Mendocino – Good points and you have reflected well on the conditions here.

Pacos/PDI prefer to stay in their comfortable zones rather than actually doing the dirty work. The uselessness of Pacos/PDI in this country is disgraceful. It is in my opinion not so much a “lack of resources” as a lack of will, or willingness. Falta de voluntad.

Que Moya lo haga.

We didn’t have this “squatter” problem in the military government days. The Pacos were expected to do their jobs. Chile currently has the enforcement resources to solve the squatter problems. It simply lacks the desire to meaningfully employ them.

The new law raises some thorny issues, as you did well to point out, and clarity is sorely lacking. A property owner trying to conduct an eviction is just asking for a violent confrontation. An attempted eviction in Mapuche country, more so. Potentially lethally so .

But if the Pacos/PDI – as an Instituto de Flojera – won’t do their jobs, then having citizens resort to violence is really blood on their lazy government hands.

I wonder if we might see the equivalent of a “civilian militia” – a small-business opportunity that involves hiring a squadron of goons with bulldozers, cricket bats, pepper spray, and zip-ties to remove the criminally recalcitrant in the middle of the night.

Things could get ugly. Things are ugly now but could get more so.

We have already seen this locally. The Coquimbo municipality sold the old mercado municipal to a property developer. However, some of the stallholders refused to vacate, even setting up nocturnal vigilance to prevent the legal owners from taking possession.

One night, some pickups filled with “volunteers” arrived at the market, stormed the gates, evicted the guard and tossed stallholder contents out on the street.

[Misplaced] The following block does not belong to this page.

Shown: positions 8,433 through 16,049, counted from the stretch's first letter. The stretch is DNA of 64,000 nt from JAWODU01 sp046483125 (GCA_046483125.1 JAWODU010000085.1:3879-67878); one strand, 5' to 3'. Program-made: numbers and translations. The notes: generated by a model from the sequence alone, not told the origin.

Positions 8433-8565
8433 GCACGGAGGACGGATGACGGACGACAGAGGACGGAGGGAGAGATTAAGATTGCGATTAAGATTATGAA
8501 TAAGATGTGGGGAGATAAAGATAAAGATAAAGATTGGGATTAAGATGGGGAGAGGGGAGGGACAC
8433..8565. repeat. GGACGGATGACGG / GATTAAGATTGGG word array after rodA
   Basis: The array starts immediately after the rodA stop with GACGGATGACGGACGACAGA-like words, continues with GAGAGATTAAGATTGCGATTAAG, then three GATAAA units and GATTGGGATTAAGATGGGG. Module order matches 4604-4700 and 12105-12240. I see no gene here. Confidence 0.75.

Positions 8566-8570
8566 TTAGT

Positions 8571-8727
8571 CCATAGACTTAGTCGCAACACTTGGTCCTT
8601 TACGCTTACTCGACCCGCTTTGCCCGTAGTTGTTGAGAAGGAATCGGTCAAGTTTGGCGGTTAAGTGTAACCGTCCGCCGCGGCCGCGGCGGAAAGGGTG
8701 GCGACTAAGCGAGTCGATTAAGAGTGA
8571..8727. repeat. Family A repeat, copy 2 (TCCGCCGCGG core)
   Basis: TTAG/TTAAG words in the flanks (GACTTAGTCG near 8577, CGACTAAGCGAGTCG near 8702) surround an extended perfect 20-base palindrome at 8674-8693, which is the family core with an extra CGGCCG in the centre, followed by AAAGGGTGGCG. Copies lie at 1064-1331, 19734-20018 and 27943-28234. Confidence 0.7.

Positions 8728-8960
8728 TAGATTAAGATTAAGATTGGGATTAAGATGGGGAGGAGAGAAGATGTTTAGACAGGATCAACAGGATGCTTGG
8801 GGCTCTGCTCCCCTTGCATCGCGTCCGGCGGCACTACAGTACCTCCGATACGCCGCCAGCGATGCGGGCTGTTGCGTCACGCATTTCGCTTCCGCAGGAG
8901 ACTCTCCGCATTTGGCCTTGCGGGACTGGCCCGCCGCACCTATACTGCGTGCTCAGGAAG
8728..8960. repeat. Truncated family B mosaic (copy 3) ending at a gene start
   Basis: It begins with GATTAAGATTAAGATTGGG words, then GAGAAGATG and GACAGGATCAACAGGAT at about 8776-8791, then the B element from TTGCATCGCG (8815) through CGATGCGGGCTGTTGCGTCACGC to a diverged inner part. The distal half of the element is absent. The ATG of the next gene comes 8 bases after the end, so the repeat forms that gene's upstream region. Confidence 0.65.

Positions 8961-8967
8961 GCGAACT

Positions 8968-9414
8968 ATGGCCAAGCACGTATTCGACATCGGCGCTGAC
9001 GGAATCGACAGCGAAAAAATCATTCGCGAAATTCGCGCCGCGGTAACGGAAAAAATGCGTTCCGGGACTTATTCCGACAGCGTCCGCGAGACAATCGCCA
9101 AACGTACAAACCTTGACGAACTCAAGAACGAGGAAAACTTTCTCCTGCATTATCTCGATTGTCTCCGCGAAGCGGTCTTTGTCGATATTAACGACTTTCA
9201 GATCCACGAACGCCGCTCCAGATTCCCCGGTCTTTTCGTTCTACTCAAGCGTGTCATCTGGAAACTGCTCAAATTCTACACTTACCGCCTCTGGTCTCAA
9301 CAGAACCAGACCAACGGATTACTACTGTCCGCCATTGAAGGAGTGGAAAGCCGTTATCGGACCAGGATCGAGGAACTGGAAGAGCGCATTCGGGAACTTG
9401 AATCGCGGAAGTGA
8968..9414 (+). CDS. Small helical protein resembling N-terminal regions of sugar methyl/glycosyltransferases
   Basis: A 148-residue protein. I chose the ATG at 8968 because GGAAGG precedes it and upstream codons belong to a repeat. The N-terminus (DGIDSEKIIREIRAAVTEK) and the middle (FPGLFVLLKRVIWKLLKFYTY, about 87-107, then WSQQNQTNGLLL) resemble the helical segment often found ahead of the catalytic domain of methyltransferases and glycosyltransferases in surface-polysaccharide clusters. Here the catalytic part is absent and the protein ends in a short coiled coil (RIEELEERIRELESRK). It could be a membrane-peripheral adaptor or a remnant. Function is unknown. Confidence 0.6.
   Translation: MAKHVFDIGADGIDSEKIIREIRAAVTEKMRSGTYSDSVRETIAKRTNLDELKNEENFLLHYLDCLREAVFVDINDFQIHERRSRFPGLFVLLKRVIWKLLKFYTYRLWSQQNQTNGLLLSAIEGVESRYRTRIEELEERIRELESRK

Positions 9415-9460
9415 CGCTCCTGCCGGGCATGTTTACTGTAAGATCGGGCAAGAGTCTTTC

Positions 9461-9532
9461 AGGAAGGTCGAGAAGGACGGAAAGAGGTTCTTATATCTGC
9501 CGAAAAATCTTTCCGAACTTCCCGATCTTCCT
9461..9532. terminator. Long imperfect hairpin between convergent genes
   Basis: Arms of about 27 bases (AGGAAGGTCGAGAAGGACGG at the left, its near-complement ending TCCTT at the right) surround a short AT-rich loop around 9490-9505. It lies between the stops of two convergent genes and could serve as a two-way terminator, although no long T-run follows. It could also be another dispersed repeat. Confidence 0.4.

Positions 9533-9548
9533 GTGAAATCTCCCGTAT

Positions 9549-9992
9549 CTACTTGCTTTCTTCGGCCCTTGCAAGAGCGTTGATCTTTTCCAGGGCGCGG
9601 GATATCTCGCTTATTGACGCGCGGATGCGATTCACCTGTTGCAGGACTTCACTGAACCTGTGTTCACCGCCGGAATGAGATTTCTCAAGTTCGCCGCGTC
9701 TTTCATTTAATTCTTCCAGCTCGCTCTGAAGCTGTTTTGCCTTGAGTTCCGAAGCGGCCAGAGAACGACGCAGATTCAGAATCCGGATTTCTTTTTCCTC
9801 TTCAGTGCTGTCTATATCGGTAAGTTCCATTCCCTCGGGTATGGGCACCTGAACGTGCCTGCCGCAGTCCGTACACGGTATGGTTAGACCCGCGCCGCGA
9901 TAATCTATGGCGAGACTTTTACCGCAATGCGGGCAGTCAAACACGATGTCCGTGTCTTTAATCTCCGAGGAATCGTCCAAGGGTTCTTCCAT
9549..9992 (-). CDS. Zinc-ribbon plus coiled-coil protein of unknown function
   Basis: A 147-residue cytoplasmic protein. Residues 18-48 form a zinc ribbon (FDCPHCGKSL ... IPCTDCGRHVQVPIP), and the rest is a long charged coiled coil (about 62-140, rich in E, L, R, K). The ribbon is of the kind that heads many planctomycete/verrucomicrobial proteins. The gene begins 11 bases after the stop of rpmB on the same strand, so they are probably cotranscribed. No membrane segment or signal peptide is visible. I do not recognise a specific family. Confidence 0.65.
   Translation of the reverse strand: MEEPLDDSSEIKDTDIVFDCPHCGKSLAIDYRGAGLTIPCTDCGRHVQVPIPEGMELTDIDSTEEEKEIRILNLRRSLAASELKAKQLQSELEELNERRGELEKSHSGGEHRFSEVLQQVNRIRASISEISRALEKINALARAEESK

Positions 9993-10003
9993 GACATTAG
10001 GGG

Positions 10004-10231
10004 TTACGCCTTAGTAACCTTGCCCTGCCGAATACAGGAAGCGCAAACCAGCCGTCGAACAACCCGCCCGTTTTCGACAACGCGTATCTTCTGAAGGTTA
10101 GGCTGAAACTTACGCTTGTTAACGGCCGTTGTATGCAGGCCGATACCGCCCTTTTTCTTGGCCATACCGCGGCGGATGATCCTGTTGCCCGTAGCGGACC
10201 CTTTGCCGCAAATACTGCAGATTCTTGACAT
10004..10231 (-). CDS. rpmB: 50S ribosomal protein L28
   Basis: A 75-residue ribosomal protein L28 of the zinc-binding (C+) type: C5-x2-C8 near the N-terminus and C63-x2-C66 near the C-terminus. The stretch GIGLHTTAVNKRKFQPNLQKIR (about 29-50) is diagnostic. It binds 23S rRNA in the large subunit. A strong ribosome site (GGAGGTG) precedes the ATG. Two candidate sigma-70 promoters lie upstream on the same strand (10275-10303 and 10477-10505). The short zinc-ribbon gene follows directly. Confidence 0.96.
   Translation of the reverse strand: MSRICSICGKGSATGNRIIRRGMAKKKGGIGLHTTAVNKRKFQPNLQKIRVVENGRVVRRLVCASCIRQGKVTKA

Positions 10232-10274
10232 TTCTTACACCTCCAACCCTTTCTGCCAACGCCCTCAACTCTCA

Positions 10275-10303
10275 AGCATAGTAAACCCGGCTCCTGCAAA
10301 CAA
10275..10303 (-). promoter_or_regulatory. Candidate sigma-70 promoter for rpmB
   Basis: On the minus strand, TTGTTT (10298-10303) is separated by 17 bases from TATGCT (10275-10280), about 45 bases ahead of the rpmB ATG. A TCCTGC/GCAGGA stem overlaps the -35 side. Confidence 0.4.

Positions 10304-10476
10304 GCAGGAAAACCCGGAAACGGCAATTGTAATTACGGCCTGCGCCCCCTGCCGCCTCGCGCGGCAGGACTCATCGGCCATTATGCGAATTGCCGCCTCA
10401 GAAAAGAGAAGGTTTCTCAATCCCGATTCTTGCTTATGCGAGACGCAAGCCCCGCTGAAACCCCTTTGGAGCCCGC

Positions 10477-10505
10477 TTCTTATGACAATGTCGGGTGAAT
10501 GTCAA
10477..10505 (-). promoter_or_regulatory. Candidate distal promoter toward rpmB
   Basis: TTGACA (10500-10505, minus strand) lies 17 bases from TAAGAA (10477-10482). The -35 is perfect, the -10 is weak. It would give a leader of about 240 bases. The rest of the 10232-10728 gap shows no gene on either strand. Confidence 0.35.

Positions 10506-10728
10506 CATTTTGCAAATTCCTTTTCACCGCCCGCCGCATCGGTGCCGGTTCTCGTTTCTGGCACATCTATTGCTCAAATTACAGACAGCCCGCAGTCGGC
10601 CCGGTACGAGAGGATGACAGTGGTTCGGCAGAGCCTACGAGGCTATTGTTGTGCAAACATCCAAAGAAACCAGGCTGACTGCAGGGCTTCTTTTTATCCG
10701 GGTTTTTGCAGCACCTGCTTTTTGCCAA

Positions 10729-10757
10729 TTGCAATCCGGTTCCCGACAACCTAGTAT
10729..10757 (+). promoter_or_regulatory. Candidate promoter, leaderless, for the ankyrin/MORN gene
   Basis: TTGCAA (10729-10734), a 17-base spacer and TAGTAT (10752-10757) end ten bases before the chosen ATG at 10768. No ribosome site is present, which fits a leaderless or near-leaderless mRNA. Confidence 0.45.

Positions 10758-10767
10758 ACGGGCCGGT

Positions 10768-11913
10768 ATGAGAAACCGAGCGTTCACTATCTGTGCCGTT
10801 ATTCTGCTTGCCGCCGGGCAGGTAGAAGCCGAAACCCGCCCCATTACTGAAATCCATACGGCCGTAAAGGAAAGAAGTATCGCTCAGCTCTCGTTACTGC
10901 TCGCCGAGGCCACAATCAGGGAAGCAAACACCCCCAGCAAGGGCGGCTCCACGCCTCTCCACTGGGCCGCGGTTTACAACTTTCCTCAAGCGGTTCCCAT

Yup. It’s more common than many people know about.

About 20 or so years ago, up in Puerto Natales there was a seafood restaurant on the costanera called El Marítimo. The building wasn’t much, and the restaurant operator didn’t own the property.

The property owner gave the restaurant proper notice but they refused to leave, and just kept on cooking. Then very early one morning “someone” forced open the front door (it didn’t take much) and every spoon, plate, pot, pan, salt shaker, tablecloth, and toothpick was tossed out on the sidewalk, with the property boarded up until the structure was demolished shortly thereafter.

It happens. With any luck, there isn’t much violence.

In the news, unsurprisingly Boric is reported to be planning to veto the anti-squatter law.

If I remember correctly, it would take a 2/3 vote in both houses of congress to override that veto. So far it has been approved by the Chamber of Deputies with 89 in favor, 43 against, with 3 abstentions. So the votes are not there to override a presidential veto.

What I didn’t cover in the first post on the matter – some of the features of the bill

  1. A change in the penal code which further criminalizes squatting (or “usurpation” or “illegal occupation” as the law calls it). That would include jail time for squatters. Apparently squatters would also be liable for restitution for damages.

  2. Previously discussed - the law allows property owners to forcibly remove illegal occupiers. Tohá and Boric strongly oppose this provision.

The problem of illegal occupation in Chile, along with other crimes – including homicides-- has grown significantly in recent years. Between 2019 and 2022, known illegal occupations in the country grew by 55% according to the Ministerio de Bienes Nacionales. Their numbers show 13,597 illegal occupations in 2019 (the year of Red October) and 21,664 in 2022.

Chile’s high (and increasing) crime rates are no doubt due to the country’s unwillingness – in failures of legislation, enforcement, judicially weakness, and its culture – to meaningfully take on the country’s substantial delinquency. And all indications are that it is only going to get worse.

Takes me back to the days where we physically went to our apt in El Centro and removed them ourselves. Wife was attacked, went to hospital, pacos did of course — nothing. This was years ago now…